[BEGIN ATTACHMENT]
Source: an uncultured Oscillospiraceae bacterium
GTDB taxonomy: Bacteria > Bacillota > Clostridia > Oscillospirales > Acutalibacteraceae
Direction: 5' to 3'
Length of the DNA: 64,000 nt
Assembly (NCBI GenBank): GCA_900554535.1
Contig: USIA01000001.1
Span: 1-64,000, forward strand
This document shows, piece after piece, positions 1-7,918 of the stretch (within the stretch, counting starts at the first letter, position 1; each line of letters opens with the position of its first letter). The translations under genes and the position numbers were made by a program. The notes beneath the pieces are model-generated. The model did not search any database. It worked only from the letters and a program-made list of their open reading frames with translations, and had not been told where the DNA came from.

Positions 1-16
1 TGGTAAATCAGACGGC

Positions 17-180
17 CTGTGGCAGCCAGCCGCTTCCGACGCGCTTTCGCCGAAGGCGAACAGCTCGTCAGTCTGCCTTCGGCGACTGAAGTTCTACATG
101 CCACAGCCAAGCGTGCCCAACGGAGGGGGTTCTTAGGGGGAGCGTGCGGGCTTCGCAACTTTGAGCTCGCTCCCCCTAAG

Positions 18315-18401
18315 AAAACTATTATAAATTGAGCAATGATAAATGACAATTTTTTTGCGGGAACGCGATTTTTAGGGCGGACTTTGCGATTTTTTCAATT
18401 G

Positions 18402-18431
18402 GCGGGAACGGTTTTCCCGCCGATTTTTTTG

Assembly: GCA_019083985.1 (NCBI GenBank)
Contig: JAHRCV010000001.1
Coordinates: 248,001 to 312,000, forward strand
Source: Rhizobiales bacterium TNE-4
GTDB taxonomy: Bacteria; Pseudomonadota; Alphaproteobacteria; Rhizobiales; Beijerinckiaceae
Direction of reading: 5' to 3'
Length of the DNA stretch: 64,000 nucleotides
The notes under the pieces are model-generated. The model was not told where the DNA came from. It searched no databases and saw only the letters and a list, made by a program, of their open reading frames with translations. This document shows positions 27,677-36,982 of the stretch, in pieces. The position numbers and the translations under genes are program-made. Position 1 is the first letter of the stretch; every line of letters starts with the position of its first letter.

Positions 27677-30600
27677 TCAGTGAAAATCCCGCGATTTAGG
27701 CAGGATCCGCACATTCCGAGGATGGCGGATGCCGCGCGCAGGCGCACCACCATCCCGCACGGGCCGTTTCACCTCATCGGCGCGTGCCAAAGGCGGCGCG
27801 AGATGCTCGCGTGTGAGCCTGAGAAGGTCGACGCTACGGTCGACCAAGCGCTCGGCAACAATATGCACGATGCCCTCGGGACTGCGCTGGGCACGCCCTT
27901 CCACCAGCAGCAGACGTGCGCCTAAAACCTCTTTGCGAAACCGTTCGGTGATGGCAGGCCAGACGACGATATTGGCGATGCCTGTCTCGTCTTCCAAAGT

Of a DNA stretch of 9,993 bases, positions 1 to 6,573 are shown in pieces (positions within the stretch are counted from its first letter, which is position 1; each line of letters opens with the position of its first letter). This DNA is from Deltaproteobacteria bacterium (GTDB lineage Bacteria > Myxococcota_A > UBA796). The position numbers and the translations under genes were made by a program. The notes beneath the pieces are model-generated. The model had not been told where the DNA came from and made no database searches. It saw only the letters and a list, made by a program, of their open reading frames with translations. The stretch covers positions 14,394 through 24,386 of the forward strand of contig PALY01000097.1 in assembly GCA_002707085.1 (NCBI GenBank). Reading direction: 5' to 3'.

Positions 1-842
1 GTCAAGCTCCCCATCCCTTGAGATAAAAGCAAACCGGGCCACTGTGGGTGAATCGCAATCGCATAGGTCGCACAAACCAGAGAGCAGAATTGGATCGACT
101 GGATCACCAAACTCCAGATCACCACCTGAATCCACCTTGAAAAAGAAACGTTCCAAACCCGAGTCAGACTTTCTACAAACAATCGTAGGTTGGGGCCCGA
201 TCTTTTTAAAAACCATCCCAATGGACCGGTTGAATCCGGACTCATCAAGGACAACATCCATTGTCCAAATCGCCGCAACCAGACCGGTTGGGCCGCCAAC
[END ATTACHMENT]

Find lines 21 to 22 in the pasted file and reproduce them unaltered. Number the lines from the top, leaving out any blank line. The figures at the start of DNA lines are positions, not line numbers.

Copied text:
Coordinates: 248,001 to 312,000, forward strand
Source: Rhizobiales bacterium TNE-4